Cape Town hotel tipped to become a popular party spot for locals
New lifestyle hotel, Radisson RED, offers so much more than a bed for the night, writes Dave Chambers
If you'd told the people who built Cape Town harbour's grain silos 96 years ago that in less than a century they'd be one of the new trendiest destinations in Africa, they'd have shipped you off to a sanatorium.
But with the opening in 10 days of the Zeitz Museum of Contemporary Art Africa, housed in those very same silos, that is what is about to happen.
No less an authority than The Times (the other one, in London) declared at the weekend: "It was already the best holiday city in South Africa, but now there's a whole new reason to visit Cape Town. And with beach, wildlife, hip hotels and a food scene that's as exciting as the art, you've got all the ingredients for a fabulous winter-sun escape."
One of those "hip hotels" is attached to the Zeitz Mocaa and it really is breathtaking - as it should be with a room rate of R15,000 a night (ranging up to R90,000 for a penthouse).
But another opened next door on Tuesday, and its prices start at a less gast-flabbering R2,343.
The Radisson RED isn't just for tourists. Its roof, complete with kitchen, swimming pool and spectacular views, is open to the public and should become a popular party spot as the summer holiday crowds and staff from surrounding office blocks sniff it out. It's also the venue for 6am yoga and Pilates classes.
The rollerskating staff at Tuesday's opening are a good example of the fun that's been built into the Radisson RED.
A couple of BMW motorcycles in the foyer will apparently be used to whisk guests around town, male staff will often be seen in custom-designed kilts and a refreshing and infectious informality is encouraged in the staff, who prefer to be known as "creatives".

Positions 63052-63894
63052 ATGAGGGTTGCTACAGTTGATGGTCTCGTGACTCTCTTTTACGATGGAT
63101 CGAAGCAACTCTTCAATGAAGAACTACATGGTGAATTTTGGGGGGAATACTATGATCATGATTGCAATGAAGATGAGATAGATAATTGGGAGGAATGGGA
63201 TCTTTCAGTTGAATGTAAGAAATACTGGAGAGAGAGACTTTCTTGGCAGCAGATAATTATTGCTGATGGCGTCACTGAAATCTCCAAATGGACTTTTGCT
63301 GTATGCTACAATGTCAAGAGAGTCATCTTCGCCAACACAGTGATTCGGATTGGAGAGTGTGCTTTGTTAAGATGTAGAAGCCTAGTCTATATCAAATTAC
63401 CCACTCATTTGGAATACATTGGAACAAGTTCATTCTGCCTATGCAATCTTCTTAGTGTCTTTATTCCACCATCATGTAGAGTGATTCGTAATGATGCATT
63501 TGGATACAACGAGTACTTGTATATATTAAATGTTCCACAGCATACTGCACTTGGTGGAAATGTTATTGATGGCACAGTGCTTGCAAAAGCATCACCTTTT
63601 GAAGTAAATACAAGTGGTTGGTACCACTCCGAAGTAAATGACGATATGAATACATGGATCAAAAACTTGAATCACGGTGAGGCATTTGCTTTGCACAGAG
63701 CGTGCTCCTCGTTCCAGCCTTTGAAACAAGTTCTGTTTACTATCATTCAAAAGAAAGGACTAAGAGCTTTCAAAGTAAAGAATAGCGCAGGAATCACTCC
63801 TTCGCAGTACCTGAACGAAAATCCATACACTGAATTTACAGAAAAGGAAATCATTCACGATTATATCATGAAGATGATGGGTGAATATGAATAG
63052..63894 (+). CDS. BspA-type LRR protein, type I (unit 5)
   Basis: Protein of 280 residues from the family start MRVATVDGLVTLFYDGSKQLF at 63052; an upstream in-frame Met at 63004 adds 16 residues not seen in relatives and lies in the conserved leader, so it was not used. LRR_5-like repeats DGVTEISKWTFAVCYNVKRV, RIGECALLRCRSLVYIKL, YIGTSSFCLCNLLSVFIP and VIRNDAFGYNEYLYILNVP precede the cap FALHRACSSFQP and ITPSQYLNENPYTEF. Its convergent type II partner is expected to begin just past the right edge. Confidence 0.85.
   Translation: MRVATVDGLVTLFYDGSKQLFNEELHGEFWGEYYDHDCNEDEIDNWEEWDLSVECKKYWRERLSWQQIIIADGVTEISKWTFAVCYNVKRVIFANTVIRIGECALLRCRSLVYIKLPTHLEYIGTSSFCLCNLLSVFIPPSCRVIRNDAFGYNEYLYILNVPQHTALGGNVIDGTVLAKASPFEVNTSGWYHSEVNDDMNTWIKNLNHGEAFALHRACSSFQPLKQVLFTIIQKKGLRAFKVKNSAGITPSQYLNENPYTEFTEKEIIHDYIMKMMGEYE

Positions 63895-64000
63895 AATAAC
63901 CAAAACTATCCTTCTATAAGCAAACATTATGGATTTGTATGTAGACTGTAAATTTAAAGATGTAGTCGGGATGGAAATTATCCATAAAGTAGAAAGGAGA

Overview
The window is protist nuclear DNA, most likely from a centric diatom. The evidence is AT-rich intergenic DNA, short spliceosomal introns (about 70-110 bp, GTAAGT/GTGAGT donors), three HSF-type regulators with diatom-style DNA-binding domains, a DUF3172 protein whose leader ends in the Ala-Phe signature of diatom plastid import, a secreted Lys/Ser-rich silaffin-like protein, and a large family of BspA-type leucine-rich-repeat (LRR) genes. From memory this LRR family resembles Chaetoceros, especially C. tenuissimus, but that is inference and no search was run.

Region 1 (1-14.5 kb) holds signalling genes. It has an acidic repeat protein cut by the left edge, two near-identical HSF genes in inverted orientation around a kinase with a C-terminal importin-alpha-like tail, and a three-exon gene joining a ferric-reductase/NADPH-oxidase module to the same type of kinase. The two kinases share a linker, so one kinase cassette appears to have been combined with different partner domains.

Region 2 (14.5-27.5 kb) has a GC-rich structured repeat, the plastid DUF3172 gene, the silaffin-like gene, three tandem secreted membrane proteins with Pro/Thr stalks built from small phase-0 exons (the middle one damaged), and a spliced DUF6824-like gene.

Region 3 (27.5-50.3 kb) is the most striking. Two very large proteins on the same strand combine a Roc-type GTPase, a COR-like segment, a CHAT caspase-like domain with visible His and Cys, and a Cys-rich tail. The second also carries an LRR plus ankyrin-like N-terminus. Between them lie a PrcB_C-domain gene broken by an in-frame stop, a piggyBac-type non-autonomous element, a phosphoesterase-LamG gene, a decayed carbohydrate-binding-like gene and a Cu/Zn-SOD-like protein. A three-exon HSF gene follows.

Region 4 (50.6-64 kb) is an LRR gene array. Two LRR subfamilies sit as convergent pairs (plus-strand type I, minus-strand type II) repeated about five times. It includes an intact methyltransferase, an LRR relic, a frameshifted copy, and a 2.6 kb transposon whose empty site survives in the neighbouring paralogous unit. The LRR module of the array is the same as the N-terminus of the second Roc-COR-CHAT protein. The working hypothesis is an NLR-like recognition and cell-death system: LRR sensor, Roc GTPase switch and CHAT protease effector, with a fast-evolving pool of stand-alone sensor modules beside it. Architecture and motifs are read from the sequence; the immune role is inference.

Given its location at the new epicentre of African art, the design of the hotel is just as much fun as everything else about the place. Local artist Cameron Platter has work throughout the public areas and the 252 studios and everywhere you look there is wit and whimsy.
The roof, for example, is lined with red plastic crates planted with succulents, and a four-ton truck (red, naturally) is parked up there to dispense local brews. Manager Dale Simpson prefers to be known as the "curator", and there are even pet-friendly rooms.
The studios are compact but equipped for just as much fun as the rest of the hotel, especially if you like red grout between the bathroom tiles.
Our sleep on Monday night was bedevilled by security floodlights blazing down on the ship repair yard opposite, and just when we wearily concluded design had triumphed over common sense, we discovered the electrically operated blockout blind, which plunged our studio into perfect darkness.
There are family studios at the Radisson RED, but it seems likely to be a hotel for the young and young at heart. And a welcome addition to the pricey and often pretentious Cape Town accommodation market.
• Chambers was a guest of Radisson RED
• This article was originally published in The Times.